Possibility to make shares freely transferable and to admit them to trading on a regulated market
The rule of the consent of the shareholders for any transfer of shares, which was required in the SPRL/BVBA under the previous regime, has been adapted. Under the BCCA, the articles of association may opt out of this rule, for instance by stipulating that the shares are freely transferable.
Possibility for the shareholders to delegate to the directors the right to issue new shares
This possibility is similar to the authorized capital regime already existing in the SA/NV and has been extended to the SRL/BV.
Possibility to obtain shares in exchange for a labour contribution
The BCCA offers the possibility for the SRL/BV to be granted shares in exchange for the contribution of past or future labour.
Possibility to issue not only shares and regular bonds, but also any type of non-prohibited security (such as convertibles bonds, warrants…)
Possibility to distribute interim dividends to shareholders throughout the entire financial year
Distributions of interim dividends to shareholders are authorised by the BCCA but are subject to (i) a double check, consisting of a ‘solvency test’ (as a result of the distribution, the net assets of the company may not become negative) and a ‘liquidity test’ (the company must remain able to honour its debts within twelve months following the distribution) and (ii) a specific delegation to the directors in the articles of association.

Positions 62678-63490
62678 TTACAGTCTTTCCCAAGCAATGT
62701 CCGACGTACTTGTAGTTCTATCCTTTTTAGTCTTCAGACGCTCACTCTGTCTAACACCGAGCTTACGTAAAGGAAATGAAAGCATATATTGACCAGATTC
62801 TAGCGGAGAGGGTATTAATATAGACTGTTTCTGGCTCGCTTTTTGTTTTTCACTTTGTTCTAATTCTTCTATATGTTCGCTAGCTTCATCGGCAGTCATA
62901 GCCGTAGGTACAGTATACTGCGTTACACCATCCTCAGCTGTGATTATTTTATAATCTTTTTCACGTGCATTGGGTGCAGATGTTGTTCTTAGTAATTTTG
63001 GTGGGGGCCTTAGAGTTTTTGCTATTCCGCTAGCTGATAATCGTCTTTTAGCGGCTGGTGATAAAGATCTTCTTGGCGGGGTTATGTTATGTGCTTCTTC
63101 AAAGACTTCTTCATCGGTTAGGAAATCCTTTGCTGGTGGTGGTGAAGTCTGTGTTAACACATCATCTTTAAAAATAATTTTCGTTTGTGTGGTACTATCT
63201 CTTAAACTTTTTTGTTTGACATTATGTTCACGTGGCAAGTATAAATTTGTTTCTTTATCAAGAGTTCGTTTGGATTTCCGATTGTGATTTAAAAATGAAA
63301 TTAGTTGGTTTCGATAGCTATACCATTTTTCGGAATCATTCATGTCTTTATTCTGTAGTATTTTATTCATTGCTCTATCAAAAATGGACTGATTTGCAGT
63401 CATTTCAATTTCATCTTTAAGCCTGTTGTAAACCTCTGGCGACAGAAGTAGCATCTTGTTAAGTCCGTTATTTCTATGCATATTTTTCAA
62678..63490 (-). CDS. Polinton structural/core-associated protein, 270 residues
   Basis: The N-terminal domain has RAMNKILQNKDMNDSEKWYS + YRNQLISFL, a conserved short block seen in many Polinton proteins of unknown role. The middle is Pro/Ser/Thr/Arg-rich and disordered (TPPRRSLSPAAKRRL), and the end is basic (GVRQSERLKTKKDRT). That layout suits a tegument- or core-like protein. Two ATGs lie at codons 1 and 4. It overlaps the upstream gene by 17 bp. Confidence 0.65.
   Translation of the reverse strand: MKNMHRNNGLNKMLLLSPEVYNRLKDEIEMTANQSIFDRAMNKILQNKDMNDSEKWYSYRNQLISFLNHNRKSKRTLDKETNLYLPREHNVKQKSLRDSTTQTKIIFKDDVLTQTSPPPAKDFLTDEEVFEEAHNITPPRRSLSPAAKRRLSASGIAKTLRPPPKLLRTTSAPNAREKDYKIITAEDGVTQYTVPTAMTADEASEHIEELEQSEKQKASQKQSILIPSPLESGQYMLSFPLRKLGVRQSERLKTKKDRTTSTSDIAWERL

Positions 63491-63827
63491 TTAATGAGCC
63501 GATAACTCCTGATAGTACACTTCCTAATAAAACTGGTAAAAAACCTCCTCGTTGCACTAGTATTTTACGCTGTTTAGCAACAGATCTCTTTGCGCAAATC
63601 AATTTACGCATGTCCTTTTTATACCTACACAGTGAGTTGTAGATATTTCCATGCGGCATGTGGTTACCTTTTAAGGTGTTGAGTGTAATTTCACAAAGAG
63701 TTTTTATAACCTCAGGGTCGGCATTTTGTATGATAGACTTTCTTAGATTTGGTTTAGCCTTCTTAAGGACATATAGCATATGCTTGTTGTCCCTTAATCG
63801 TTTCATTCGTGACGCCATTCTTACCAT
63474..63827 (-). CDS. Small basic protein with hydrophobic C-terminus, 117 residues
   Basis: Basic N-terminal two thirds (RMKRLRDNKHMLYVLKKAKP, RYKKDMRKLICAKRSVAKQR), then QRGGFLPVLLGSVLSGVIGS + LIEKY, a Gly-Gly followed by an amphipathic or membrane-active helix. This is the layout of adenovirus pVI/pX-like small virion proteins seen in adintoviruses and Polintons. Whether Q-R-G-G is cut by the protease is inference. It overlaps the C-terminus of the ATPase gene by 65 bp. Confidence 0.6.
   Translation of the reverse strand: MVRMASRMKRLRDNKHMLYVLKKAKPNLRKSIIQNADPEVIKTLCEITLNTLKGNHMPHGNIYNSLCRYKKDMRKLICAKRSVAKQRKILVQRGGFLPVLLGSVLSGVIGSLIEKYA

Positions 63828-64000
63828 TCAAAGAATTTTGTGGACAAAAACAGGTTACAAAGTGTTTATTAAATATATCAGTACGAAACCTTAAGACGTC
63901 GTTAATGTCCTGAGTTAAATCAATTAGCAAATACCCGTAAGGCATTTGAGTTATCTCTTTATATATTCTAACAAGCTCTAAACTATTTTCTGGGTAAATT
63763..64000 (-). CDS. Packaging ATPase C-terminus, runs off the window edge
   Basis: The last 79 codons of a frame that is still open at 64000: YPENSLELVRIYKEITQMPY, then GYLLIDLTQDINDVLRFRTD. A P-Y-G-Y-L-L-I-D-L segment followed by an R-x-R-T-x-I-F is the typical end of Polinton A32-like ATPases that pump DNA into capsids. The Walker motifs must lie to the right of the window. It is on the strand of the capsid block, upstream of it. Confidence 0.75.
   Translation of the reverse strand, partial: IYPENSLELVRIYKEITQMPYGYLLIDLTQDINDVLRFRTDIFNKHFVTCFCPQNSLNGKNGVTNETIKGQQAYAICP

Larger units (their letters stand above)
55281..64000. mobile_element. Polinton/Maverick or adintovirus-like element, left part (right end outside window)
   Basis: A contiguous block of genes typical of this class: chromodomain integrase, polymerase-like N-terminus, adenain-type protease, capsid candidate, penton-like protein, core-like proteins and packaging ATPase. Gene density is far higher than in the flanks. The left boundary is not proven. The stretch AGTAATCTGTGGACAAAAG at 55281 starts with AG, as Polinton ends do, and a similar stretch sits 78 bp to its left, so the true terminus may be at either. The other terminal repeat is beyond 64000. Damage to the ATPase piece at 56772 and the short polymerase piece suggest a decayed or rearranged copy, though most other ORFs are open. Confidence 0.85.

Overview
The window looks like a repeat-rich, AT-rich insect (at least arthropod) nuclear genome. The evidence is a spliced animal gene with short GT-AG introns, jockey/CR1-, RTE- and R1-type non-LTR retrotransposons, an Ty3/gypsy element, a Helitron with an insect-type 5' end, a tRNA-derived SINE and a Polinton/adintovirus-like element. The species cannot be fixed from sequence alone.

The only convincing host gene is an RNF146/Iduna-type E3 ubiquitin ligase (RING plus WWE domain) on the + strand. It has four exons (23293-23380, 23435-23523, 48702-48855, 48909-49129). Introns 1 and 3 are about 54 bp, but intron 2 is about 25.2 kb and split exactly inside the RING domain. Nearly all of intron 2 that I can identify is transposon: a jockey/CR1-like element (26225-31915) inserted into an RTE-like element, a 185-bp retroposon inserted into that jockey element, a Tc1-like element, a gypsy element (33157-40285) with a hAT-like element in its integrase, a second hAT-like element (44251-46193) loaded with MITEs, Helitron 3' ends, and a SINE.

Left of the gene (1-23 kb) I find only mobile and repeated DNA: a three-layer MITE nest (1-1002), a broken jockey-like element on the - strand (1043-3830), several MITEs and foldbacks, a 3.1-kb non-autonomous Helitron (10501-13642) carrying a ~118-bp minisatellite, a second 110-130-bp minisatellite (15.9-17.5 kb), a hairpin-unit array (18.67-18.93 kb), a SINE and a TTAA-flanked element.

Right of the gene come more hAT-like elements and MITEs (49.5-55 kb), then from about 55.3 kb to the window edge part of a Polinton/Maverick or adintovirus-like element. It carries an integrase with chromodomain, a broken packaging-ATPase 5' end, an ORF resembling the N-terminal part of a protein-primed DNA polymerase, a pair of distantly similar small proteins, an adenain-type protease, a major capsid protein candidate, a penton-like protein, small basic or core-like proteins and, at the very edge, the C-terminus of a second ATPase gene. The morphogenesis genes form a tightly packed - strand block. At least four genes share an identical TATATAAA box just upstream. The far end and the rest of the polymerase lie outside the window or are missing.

Possibility to protect directors from dismissal by offering them notice periods and severance payments (or by imposing the obligation to give reasons for the dismissal)
Possibility for the board of directors to entrust daily management to one or more natural persons or legal entities (previously only possible for the SA/NV)
New rules applicable to exit or exclusion as a result of conflict between shareholders
Under the former regime, shareholders could be forced by the court to sell (judicial exclusion) or purchase (judicial exit) each other’s shares in case of “valid reasons” as a way to resolve conflicts within a company. The BCCA maintains those possibilities, but now explicitly confirms that the court will be bound by provisions in the articles of association or shareholders’ agreement which determine the price of the shares in such a case.